My grandmother, Beulah Arnold, was a progressive, compassionate woman who’s nickname (from my grandfather) was “Lucy”.

Betony had a “Peanuts” shirt that said “Lucy” on the back when we first met.

Lucy, translated in latin, means “light”.

One out of every 15 or so people who meet Lucy quickly sing, “Lucy in the sky with diamonds!”. I wanted that to be the response in meeting my daughter: immediate song!

“O Israel, trust in the Lord!” is the chorus of a Waterdeep song that Betony loves.

Jacob “wrestles with God” and is renamed Israel. I speak this over my daughter: faith is not easy, it is something you will always wrestle with. And sometimes come away with a limp.

The Shape of Branches

Would any of you be interested in doing an online art show together? Read this and hear where I’m going with the “theme”. Then let’s make some art together!

The Shape of Branches

I haven’t fully unpacked this idea yet, but I wanted to share it’s  beginnings here. For years I’ve loved that you can find  the shape of branches in so many places. I’ve wanted to do an art show  with this idea or an album or something like that.  Here’s a short list below of things in life that seem to follow the branches pattern:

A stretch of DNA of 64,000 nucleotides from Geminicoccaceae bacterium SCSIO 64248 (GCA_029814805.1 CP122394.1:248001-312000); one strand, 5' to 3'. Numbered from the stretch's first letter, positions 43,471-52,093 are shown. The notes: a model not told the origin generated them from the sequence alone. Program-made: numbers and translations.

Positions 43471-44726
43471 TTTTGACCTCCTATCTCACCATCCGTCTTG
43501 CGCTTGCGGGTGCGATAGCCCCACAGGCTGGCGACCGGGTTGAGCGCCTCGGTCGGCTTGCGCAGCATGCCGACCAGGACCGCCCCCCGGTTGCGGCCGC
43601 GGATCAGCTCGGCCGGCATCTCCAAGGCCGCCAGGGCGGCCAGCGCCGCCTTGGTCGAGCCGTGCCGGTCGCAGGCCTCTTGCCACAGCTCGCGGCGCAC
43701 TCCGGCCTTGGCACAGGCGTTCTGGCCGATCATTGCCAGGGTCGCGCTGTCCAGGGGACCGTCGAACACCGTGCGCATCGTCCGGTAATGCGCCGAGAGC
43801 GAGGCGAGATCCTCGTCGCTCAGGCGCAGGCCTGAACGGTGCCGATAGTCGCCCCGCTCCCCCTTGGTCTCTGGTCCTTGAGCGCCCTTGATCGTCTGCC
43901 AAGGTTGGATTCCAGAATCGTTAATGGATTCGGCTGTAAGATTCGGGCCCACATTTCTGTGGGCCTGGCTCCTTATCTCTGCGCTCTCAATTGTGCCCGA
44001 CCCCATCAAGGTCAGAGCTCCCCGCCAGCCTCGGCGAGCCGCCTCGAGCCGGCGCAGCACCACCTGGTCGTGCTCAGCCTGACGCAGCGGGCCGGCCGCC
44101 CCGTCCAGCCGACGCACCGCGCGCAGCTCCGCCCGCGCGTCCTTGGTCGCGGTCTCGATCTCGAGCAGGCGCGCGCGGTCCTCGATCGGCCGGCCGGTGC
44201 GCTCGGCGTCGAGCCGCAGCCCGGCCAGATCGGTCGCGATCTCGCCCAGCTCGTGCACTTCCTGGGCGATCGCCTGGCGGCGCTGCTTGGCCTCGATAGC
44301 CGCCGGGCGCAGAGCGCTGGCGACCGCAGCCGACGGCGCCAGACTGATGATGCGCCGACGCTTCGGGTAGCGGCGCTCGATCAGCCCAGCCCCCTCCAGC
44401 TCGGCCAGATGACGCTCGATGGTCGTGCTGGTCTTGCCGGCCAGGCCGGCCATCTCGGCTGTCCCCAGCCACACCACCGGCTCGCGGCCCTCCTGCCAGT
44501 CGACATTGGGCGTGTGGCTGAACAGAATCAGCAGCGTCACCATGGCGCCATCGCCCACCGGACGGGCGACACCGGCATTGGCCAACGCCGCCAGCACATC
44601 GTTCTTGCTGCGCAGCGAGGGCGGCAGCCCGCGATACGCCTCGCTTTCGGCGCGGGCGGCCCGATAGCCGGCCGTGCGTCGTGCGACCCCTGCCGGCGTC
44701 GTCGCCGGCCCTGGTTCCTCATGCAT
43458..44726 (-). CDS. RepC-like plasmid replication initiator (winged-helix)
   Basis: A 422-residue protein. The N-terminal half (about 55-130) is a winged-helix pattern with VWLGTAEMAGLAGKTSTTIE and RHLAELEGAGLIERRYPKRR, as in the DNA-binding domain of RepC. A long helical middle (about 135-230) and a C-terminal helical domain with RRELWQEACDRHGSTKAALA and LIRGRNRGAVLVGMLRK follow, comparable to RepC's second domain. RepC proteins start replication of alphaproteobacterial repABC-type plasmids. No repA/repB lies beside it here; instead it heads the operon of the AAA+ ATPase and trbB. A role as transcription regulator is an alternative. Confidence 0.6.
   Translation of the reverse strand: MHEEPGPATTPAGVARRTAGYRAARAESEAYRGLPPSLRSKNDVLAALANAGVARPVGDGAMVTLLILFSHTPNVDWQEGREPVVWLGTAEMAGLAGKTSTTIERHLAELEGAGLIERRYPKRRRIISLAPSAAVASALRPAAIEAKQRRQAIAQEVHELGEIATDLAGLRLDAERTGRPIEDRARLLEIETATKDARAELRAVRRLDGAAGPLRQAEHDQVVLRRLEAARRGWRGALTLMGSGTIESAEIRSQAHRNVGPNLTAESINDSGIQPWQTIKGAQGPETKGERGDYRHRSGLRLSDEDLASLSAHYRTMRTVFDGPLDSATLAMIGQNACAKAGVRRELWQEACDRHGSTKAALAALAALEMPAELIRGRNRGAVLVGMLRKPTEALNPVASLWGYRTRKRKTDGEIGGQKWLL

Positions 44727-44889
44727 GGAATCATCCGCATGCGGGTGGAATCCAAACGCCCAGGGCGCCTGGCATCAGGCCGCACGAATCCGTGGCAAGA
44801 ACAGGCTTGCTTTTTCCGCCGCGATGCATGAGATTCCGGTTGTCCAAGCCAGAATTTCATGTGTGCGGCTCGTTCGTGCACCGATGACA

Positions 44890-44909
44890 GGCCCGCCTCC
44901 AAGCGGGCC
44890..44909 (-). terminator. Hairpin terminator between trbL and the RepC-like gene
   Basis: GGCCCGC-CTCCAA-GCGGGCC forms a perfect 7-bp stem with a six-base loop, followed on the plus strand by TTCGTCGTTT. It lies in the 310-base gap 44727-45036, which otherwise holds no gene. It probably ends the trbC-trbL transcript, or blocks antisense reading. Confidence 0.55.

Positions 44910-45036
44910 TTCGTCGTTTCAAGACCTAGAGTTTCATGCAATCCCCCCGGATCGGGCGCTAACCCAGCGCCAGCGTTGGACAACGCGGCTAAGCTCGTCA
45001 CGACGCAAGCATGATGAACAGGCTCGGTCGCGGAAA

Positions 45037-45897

Trees, root systems, rivers, canyons, blood vessels, highways, genealogies, art & music genre developments, conversations, religions (Christian denominations), the Milky-way galaxy, evolution, nervous systems…

I find it fascinating that in the branches pattern there is always a tracing back to a source, a beginning. You see it all over: What started jazz? Go back further to ragtime and New Orleans music earlier. Major arteries have been identified in our bodies. Years are spent trying to find the “source” of various rivers.